Pentagon Presses Case For European GMD System; Czechs May Be Given Contractor Work

By | January 21, 2008 | Satellite News Feed

Gates Meets With Polish Counterpart Klich; Poland May Gain U.S. Air Defense Aid

U.S. Argues The System Would Benefit Europe

U.S. military leaders are urging Poland to approve U.S. plans to construct a ballistic missile defense system that would include interceptor missiles and ground silos in Poland, and an agreement is emerging between the Czech Republic, where radar would operate, and the United States that would give Czech firms a role in the project.

Americans participated in negotiations in the Czech Republic and Poland, and the United States may sweeten the deal for Poland by providing assistance in bolstering Polish air defenses.

Separately, in the United States, Secretary of Defense Robert M. Gates met at the Pentagon with Polish Defense Minister Bogdan Klich to press the American argument that the missile defense system would benefit all of Europe, rather than being designed to serve solely U.S. interests.

Klich in turn sought assistance for Polish air defenses.

The Gates meeting comes after Congress stated that it wishes to see Poland and the Czech Republic agree to host the U.S. Ground-based Midcourse Defense (GMD) system before funds are spent on actual construction of facilities there, rather than program facets such as development work. The Boeing Co. [BA] leads the GMD contractor team.

Also, a new Polish government has taken office, and it is considerably cooler toward the GMD proposal, asking whether it would be in the best interests of Poland, responding to some Polish citizens who ask why Poland should host the U.S. ballistic missile defense system and its 10 interceptors in silos, and how that benefits Poland.

"I think we are now at the point where they (Polish leaders) understand where the previous government has negotiated" on the missile-defense issue, Pentagon Press Secretary Geoff Morrell told reporters, referring to Polish leaders. "They have some domestic concerns which they are trying to address."

Further, Russian leaders, up to and including President Vladimir Putin, have railed against the proposed GMD construction plan, vowing to use military force to annihilate it if it is built, threatening to aim Russian Intercontinental Ballistic Missiles (ICBMs) at European cities, and otherwise using extensive leverage against the plan.

One key Russian argument has been that the GMD interceptors, once installed, could be used to knock Russian ICBMs out of the air.

But U.S. leaders have said this is ludicrous, because the GMD interceptors wouldn’t have the speed to catch Russian ICBMs.

Rather, the GMD system is designed to intercept and defeat missiles that Middle Eastern nations such as Iran might aim at European nations, Gates, President Bush and other U.S. leaders have argued.

They ask how European or NATO leaders would ever wish to see European cities exposed to the threat of incoming missiles tipped with chemical, biological or nuclear weapons.

A proposed anti-ballistic missile defense site in Poland would benefit all of Europe, Morrell said.

The GMD European installation is "of vital importance, not just for us, but really for Europe, and that’s the key here," Morrell said. "Putting these interceptors in Poland does far more to benefit Europe and our allies there than it does for us."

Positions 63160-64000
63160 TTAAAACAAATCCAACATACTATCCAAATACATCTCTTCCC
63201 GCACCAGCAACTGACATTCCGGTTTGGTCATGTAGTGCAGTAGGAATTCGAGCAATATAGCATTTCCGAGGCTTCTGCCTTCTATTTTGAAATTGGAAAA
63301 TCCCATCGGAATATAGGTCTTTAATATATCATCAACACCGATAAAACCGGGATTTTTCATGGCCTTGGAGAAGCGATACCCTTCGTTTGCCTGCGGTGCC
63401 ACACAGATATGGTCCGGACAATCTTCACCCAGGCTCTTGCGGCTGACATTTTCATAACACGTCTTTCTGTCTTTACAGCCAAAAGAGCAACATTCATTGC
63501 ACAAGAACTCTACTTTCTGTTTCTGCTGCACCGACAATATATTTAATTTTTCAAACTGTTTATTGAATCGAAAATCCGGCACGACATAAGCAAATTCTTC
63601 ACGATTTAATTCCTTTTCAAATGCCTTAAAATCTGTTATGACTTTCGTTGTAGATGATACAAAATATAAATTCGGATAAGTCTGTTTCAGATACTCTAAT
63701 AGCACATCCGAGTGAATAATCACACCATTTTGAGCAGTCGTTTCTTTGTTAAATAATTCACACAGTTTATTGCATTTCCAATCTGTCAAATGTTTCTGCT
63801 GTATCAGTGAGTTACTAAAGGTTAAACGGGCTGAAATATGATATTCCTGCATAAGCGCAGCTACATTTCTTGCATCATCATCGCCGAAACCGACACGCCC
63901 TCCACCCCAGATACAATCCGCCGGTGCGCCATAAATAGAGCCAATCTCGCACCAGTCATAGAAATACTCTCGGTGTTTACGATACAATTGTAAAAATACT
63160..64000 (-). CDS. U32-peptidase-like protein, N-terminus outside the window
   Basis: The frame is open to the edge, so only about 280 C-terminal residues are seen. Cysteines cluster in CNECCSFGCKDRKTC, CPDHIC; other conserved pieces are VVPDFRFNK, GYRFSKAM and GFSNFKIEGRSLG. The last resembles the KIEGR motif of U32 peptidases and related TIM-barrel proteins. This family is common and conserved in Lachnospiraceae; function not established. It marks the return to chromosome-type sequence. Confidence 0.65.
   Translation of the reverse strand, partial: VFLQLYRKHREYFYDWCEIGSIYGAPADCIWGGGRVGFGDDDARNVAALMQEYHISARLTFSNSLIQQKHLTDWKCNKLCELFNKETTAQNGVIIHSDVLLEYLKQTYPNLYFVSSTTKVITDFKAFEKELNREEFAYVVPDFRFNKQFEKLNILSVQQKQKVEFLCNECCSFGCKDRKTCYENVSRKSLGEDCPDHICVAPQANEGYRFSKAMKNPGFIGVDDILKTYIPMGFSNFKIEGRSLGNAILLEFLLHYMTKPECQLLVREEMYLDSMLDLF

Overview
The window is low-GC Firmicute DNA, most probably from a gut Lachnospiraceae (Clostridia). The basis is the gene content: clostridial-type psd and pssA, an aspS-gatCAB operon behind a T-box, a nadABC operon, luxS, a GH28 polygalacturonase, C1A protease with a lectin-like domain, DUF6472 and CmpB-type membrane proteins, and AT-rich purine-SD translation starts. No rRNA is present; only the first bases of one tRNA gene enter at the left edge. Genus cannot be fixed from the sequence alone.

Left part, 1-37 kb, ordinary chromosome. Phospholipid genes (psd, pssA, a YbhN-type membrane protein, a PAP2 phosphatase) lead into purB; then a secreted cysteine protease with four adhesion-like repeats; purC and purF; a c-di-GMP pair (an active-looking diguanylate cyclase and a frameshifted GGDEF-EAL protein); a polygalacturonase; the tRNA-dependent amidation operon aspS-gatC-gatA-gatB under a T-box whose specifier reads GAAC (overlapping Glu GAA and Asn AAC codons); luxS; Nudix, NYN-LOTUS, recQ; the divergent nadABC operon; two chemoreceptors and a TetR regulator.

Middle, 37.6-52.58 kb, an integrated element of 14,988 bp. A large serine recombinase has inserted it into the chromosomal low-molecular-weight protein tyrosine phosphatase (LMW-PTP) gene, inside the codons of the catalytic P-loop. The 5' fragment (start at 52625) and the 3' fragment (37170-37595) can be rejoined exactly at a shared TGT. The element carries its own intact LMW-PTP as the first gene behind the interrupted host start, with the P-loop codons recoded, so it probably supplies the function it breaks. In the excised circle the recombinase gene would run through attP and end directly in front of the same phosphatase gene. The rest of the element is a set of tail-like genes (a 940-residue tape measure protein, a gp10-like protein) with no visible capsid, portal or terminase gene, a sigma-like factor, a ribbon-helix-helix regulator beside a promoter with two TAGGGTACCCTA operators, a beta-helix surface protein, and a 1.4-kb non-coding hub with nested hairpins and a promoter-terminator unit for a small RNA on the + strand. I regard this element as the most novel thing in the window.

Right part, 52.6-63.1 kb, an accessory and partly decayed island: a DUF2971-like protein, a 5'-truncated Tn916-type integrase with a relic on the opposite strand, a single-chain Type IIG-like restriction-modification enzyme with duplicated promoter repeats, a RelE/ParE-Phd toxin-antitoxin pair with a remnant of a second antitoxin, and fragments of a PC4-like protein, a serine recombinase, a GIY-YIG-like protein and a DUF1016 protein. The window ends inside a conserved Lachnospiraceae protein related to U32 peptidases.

Gates and Klich "had a discussion about a range of issues," Morrell reported, stating that most of the meeting was consumed with discussion of the GMD issue. The European GMD asset would be the third site in the GMD system, with the other two being existing installations in Alaska and California.

American officials also are negotiating with the Polish and Czech governments, attempting to win their permission to install the GMD system.

If that authorization is won, the GMD system would handle longer-range threats, while an emergent NATO system would address shorter-range incoming enemy weapons. The thought is that the two systems would be complementary, working together to form a unified shield.

"This is an issue for NATO," Morrell said. "Deploying interceptors in Poland will provide NATO with the ability to protect itself from a missile threat virtually everybody recognizes exists today."

For example, Iran has acquired progressively longer-range missiles. It has fired a series of missiles in a single massive test. It has launched a missile from a submerged submarine.

Further, Iran has refused demands of developed nations and the United Nations to cease its nuclear materials production program, which Iran claims is for peaceful electrical generation purposes but which Western observers fear will lead to Iran building nuclear weapons.

Finally, Iranian President Mahmoud Ahmadinejad has said that Israel should be wiped from the map. And Iran has refused to abandon its nuclear materials production program, even when Russia stepped in and said it would supply such materials, so that Iran wouldn’t need its own production program.

Gates and Klich also discussed other issues, such as Polish plans to reduce its forces in Iraq while increasing its troop force in Afghanistan. According to the Pentagon, there are now about 900 Polish troops in Iraq and about 1,200 in Afghanistan.

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